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Having Said That…There Are Times When Modern Christians Must Say Tradition Was Wrong

Having Said That…There Are Times When Modern Christians Must Say Tradition Was Wrong February 24, 2021

Having Said That…There Are Times When We Modern Christians Must Say Tradition Was Wrong

In my immediately preceding blog post I argued that modern Christians ought not to throw out long-held Christian beliefs just because they not longer seem suitable to modern cultural sensitivities. I gave some examples.

Here I want to return to something I wrote about years ago—“postconservative theology.” People misunderstood my meaning even though I explained it very clearly.

“Conservative theology” CAN hold too rigidly to tradition. For example, I heard on conservative evangelical preacher say “If it’s new, it can’t be true; if it’s true, it can’t be new.” A conservative evangelical biblical scholar told me that a relatively new theological idea was unworthy of consideration because it was new.

Lutheran-turned-Orthodox historical theologian Jaroslav Pelikan said that “Tradition is the living faith of the dead; traditionalism is the dead faith of the living.”

*Sidebar: The opinions expressed here are my own (or those of the guest writer); I do not speak for any other person, group or organization; nor do I imply that the opinions expressed here reflect those of any other person, group or organization unless I say so specifically. Before commenting read the entire post and the “Note to commenters” at its end.*

There are times when we modern Christians have to say all (or almost all) of the Christians of the past were wrong. Except when the matter is trivial we need to do this with great caution and respect for those Christians who cannot agree, who insist on sticking with what has always been believed.

There are two situations that can require change in Christian belief—from what it has always been.

First, as we all know, science can require it. No, I don’t mean every scientific theory that comes along and I don’t mean scientism—the belief that science has all the answers—or naturalism—the philosophy often confused with science that says nature is all there is. What I mean is that when something is true beyond doubt, a “material fact” of science ( Bernard Ramm’s term), we have to question and even correct traditional interpretations of scripture insofar as they conflict with what is now known to be true beyond doubt.

The classic example of this is, of course, the “Galileo affair,” but another one is the age of the earth and another one is evolution, that species have evolved over time.

Second, as most of us know, the Bible itself can sometimes require change in contemporary Christian belief—from what has always been believed since the first century, Jesus and the apostles. Most of us who are Protestants (there are very few exceptions to this) believe that men like Jan Hus and Martin Luther discovered a truth in the Bible that was lost almost immediately after the apostolic age. That is that salvation is by grace alone and does not require sacraments or good works.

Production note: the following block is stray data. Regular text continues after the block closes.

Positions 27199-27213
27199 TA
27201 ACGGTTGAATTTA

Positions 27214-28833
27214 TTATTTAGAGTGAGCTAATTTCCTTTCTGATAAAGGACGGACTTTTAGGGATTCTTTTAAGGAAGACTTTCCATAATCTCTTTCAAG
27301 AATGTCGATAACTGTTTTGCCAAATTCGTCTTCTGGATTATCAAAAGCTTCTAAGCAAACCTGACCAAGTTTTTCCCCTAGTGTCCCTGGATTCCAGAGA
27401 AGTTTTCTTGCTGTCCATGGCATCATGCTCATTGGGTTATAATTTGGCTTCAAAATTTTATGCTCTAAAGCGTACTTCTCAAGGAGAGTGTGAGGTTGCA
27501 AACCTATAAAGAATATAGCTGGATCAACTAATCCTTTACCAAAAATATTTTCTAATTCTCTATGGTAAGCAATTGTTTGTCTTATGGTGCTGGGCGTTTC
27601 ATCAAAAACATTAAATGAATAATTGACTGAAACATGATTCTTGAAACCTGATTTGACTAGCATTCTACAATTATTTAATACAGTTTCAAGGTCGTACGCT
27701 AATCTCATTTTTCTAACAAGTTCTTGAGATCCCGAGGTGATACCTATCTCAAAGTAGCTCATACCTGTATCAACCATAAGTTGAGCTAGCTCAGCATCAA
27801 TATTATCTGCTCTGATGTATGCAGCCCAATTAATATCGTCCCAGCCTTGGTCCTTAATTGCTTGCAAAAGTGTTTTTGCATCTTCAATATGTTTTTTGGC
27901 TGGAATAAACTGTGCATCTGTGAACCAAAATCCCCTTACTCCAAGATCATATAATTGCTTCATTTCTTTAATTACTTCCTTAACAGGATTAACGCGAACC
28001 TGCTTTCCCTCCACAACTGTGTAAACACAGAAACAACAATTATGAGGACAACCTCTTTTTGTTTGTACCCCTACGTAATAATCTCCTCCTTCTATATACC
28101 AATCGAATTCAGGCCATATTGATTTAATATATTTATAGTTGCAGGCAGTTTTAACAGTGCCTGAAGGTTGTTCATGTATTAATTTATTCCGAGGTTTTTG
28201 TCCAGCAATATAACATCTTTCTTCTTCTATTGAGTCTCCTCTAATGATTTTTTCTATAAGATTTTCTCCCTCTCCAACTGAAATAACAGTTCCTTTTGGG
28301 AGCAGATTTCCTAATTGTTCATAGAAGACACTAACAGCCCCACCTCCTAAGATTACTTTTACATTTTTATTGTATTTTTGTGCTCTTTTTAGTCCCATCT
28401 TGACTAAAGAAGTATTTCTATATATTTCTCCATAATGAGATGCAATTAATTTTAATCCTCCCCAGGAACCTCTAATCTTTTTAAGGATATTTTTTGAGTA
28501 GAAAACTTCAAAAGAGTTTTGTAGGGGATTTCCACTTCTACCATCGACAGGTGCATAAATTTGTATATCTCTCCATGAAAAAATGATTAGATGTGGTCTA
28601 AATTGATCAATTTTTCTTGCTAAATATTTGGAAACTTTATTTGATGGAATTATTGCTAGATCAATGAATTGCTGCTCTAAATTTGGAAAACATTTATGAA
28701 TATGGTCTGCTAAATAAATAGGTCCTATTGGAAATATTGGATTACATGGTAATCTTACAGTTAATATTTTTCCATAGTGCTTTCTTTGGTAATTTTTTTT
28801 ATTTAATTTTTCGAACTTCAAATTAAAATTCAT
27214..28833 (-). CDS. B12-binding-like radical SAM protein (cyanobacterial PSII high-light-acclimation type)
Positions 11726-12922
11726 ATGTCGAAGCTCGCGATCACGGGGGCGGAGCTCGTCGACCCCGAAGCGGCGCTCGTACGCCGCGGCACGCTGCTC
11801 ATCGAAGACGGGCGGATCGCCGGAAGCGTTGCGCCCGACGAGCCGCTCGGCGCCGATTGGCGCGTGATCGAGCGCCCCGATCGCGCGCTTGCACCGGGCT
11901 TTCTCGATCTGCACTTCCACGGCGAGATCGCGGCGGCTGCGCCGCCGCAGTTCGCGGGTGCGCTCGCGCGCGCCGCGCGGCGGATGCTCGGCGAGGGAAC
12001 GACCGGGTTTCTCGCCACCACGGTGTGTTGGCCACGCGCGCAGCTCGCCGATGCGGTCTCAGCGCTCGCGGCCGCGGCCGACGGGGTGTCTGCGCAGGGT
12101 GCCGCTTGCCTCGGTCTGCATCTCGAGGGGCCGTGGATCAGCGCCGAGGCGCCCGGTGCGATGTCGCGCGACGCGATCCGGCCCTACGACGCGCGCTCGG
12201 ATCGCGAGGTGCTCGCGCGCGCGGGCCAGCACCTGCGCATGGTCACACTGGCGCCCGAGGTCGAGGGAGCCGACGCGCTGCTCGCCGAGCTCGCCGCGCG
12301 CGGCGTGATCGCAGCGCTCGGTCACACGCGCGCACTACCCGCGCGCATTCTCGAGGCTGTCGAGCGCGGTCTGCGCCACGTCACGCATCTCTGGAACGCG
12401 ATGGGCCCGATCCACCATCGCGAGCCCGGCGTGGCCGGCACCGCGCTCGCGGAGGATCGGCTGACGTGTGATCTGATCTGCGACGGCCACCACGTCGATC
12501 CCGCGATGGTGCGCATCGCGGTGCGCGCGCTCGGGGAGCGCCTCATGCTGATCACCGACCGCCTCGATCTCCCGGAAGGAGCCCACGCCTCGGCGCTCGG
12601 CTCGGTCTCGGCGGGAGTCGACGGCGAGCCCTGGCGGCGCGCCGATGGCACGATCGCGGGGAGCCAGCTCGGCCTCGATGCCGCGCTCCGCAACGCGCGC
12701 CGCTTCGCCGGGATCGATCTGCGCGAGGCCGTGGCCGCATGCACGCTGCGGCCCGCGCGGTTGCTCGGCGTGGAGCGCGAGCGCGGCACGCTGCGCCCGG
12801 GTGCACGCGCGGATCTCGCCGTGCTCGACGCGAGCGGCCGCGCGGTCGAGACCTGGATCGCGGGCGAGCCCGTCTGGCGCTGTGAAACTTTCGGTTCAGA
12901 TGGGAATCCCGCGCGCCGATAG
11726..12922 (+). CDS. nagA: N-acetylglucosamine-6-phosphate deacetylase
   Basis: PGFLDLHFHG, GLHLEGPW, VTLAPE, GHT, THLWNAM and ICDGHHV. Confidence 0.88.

Still, I do not agree with those who rush to throw out major doctrinal and ethical beliefs that have always been considered crucial, key to Christianity, by church fathers, medieval theologians, reformers and post-reformation Christian leaders—just because culture demands it. Christianity was always meant to be somewhat counter-cultural and cultural accommodation is perhaps the greatest danger to Christianity.

How odd it is today, in 2021, to hear left-leaning, liberal Christians accusing right-leaning, conservative American Christians of accommodating their Christianity to American culture (viz., American nationalism). Liberals were the champions of cultural accommodation and still are! Only they accommodated Christianity to “the best of modern thought” by which they meant academic culture. Almost all of them were and are involved in secularized academic settings. Rudolf Bultmann desperately wanted Martin Heidegger to become a Christian and so altered Christianity drastically to fit existentialism (as believed in by Heidegger). In the process he left true Christianity behind or, to switch metaphors, threw the baby out with the bathwater. (Here the “baby” being the bodily resurrection of Jesus and everything miraculous and supernatural.)

One theologian has quipped that liberal theologians were (and are) so afraid of being kicked into the ditch by modernity (modern academic culture) that they jumped in to avoid the pain of being kicked in. There’s much truth in that image and accusation.

Disagreement with what Christians have always believed must be based on brute, undeniable facts that emerge from the sciences or on fresh and faithful biblical interpretation.

*Note to commenters: This blog is not a discussion board; please respond with a question or comment only to me. If you do not share my evangelical Christian perspective (very broadly defined), feel free to ask a question for clarification, but know that this is not a space for debating incommensurate perspectives/worldviews. In any case, know that there is no guarantee that your question or comment will be posted by the moderator or answered by the writer. If you hope for your question or comment to appear here and be answered or responded to, make sure it is civil, respectful, and “on topic.” Do not comment if you have not read the entire post and do not misrepresent what it says. Keep any comment (including questions) to minimal length; do not post essays, sermons or testimonies here. Do not post links to internet sites here. This is a space for expressions of the blogger’s (or guest writers’) opinions and constructive dialogue among evangelical Christians (very broadly defined).

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